“It is the only way. Calm down, please. You’ll understand when you do. I know how much you loved Lily, but –”

“You don’t get to talk about Lily, you killed her too… Everyone I have — ever loved — this has nothing… to do with Lily… Thought… it did… not about her…”

“Calm down, Severus.”

“I’ll lose him… I can’t… I love him more than my own life… please…”

Harry was pulled into mists again. They were back at Grimmauld’s Place, and Remus was sitting across Snape at the kitchen table. Remus was clutching his head in his hands, his elbows on the table. Outside the window, the moon was almost full.

“Drink it all,” Snape said, emptying his own goblet.

Remus laughed bitterly. “You’re drinking wine in front of me while I have to drink this.”

Snape took another sip quietly. Remus gulped the wolfsbane and shrugged.

“Damn my fate, Severus,” Remus muttered.

“Damn fate,” Snape agreed quickly. His cheeks were flushed; it was obvious that he’d been drinking for some time. “And damn Potters and their blasted curiosity to dig into things,” Snape pressed, but it was obvious that Remus was in so much pain he could barely hear him, “dig into secrets, dig into lives.”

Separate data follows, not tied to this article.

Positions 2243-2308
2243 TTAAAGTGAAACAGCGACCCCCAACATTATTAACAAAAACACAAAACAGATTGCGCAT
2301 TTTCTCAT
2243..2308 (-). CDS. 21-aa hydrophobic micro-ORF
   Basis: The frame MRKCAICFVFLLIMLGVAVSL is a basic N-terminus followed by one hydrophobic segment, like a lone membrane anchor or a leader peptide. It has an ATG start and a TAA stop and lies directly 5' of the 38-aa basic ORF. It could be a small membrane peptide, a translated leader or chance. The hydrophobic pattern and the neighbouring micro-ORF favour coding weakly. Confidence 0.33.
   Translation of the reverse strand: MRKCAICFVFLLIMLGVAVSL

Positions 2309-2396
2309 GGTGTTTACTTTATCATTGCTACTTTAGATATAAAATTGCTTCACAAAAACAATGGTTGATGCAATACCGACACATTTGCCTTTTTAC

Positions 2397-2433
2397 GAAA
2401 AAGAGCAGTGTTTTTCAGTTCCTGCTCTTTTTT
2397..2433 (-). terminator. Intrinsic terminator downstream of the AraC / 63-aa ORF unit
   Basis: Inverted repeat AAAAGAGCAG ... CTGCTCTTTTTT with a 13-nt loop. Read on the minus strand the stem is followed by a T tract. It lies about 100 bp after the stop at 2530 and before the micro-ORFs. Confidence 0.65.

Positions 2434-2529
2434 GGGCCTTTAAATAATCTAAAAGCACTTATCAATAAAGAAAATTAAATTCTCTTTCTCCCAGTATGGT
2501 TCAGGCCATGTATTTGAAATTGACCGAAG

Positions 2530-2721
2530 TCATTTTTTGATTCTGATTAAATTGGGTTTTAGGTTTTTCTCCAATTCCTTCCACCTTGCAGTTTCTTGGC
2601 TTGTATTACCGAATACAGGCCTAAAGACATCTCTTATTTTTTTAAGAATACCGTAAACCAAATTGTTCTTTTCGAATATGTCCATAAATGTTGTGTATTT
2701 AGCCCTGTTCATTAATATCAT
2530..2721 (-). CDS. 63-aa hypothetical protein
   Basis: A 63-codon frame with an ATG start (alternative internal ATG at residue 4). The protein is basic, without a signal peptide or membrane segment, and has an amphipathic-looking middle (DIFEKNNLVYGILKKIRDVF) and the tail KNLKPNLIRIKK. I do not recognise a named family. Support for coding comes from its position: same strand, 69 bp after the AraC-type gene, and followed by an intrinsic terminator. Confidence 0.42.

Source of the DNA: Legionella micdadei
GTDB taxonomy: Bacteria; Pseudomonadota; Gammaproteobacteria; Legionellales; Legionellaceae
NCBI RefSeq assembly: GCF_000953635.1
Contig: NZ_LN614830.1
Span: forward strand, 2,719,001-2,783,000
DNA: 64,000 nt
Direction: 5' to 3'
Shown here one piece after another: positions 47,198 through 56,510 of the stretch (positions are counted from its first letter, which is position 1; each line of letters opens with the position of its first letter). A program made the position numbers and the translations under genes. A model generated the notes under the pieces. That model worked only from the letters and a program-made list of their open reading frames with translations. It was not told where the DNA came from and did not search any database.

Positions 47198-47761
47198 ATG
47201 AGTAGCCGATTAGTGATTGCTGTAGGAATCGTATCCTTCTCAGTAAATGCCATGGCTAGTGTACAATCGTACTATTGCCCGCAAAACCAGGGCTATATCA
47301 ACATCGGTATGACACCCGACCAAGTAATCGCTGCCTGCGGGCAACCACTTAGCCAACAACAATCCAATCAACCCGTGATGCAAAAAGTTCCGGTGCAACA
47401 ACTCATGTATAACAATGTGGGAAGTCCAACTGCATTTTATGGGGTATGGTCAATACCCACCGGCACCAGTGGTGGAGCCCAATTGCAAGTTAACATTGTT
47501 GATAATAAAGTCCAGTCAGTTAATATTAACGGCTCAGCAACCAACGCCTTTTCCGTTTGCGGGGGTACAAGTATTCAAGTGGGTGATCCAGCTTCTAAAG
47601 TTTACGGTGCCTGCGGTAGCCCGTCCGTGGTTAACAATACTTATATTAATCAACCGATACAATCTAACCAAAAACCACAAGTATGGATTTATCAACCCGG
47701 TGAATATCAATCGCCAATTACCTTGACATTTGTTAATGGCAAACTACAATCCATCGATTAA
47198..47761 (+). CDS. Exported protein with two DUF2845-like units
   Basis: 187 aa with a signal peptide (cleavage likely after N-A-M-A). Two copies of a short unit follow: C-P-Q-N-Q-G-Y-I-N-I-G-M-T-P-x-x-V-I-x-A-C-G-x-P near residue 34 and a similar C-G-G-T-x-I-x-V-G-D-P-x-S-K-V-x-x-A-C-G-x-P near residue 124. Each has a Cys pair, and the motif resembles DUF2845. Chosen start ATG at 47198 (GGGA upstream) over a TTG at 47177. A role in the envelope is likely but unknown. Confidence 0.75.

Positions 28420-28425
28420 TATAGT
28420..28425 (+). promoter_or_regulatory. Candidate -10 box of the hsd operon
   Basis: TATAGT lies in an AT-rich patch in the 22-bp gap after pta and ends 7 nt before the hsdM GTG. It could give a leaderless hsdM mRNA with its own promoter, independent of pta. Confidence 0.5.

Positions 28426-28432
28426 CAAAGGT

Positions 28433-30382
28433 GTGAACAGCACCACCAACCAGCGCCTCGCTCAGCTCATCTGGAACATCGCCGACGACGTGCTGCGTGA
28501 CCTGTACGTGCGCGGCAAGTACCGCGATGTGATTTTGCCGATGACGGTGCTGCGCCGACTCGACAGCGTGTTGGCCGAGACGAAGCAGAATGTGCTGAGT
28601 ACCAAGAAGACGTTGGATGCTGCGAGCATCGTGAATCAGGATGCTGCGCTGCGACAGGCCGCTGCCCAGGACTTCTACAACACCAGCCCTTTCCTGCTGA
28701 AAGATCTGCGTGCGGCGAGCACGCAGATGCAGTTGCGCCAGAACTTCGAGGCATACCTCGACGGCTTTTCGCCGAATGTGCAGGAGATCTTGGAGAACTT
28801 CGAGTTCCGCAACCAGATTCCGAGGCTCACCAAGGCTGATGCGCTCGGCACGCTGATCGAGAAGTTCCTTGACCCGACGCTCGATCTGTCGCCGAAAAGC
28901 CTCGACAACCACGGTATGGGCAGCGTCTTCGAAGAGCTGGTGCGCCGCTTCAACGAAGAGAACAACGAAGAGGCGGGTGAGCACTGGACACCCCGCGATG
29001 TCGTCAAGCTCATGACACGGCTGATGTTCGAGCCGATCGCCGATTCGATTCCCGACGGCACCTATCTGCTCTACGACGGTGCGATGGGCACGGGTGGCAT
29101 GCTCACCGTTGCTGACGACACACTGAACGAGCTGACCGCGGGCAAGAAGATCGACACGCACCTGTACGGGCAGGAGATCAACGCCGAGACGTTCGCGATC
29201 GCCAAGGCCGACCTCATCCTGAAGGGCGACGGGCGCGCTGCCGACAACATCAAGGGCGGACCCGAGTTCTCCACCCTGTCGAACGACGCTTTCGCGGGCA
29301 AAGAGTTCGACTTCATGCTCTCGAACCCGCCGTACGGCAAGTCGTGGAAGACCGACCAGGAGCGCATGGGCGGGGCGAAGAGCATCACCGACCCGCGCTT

The moonlight was now in the middle of the sky, and Remus squeezed his eyes shut. “Leave Harry out of it,” he mumbled.

“Damn Harry Potter for growing up,” Snape insisted, his voice louder. “And damn him for ever being a child,” he added.

Remus grunted, his forehead now touching the table. Despite his pain, he chuckled. “You’re obsessed, Severus.”

Snape chuckled too. He raised his glass, and the scene dissolved…

Snape was alone back in the Safe House, and none of Harry’s belongings were there. The mattress was pulled slightly aside, and Snape was sitting on it, reading a torn piece of Harry’s letter to Hermione. It only carried a few words.

It scares me how little I know about him. Most of the times I get the impression I don’t know him at all. But then again he kisses back. Even for a second.

Snape tucked the paper inside his robes…

Harry blinked and he was back to the Headmaster’s office. Dumbledore’s portrait was talking to Snape.

“Now, Severus, the sword! Do not forget that it must be taken under conditions of need and valour— and he must not know that you give it! If Voldemort should read Harry’s mind and see you acting for him— ”